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Comment Re:world ramifications... (Score 1) 388

You're missing the point. It's absurd that the right - even ignoring the reality that he did - considers it a scandal that he didn't condemn the attack by describing it as "terrorism."

That. Is. Not. A. Scandal. Not even if it were true. And neither is me accurately using the term "flawed" and rightly avoiding the term "evil" to describe the NSA. The insistence that you're not pure enough unless you condemn $THING_YOU_DO_NOT_LIKE using terminology that involves words you consider carry the minimum sense of negativity is ridiculous.

Your thought process is exactly the same as Joe Biden's when he describes Snowden as a "terrorist", or when a Slashdotter describes having to pay slightly more than they would want for a piece of music as "being raped". It does not add to discourse, it does not add to the sum of knowledge, and it specifically avoids reason in favor of rhetorical extremism.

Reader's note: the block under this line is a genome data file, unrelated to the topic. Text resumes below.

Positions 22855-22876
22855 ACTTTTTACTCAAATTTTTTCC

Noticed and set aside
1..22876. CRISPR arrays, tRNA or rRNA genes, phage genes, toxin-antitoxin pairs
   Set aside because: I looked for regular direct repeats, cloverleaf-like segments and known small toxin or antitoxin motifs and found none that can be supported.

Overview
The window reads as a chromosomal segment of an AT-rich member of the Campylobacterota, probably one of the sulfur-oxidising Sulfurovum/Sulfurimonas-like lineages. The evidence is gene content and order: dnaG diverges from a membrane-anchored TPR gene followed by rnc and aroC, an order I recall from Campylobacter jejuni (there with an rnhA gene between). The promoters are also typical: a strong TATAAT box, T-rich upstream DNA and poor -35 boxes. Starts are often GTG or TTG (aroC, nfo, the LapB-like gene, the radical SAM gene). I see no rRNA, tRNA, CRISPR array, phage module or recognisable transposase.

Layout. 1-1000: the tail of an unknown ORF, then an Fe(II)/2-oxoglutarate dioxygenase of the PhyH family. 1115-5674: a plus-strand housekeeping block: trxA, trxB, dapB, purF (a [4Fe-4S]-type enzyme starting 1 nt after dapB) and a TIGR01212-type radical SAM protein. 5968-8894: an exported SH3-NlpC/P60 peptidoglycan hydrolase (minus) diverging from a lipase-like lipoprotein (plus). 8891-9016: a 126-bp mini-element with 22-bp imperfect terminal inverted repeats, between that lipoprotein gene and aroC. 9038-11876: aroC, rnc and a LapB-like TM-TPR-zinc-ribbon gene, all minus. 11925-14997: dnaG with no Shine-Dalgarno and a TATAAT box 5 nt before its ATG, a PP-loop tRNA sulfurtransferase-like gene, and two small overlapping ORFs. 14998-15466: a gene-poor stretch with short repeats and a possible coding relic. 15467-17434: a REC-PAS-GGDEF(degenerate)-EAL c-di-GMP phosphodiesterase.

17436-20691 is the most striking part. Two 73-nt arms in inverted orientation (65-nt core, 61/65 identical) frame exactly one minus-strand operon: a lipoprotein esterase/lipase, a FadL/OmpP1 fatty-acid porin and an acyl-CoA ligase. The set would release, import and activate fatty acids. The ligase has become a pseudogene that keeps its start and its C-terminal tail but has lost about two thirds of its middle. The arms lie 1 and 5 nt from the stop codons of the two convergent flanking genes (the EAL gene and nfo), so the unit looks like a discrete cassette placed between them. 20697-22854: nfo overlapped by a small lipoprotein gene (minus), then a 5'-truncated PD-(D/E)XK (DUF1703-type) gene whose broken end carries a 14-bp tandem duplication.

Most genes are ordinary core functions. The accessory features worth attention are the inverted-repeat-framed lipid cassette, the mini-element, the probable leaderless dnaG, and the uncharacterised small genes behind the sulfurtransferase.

Comment Re:world ramifications... (Score 1) 388

What about the evidence that the NSA's network is being used for industrial espionage?

What about it? It seems that 90% of the responses to my comment are along the lines of "By saying they're flawed you were saying they're wonderful and perfect." Even when I point this out, by making reference to the absurd "Obama sucks because on hearing about BENGHAZIII!!!! he didn't RIP HIS SHIRT OFF and scream TERRORISM! TERRRRRRRRRRRRRRRRRRRRAAAAAAAAAAAA!", I still get responses like yours.

The NSA is trying to gather information to protect American interests. Sometimes it crosses the line. You've just given another example of this. You haven't given an example of the NSA being evil per-se, just flawed.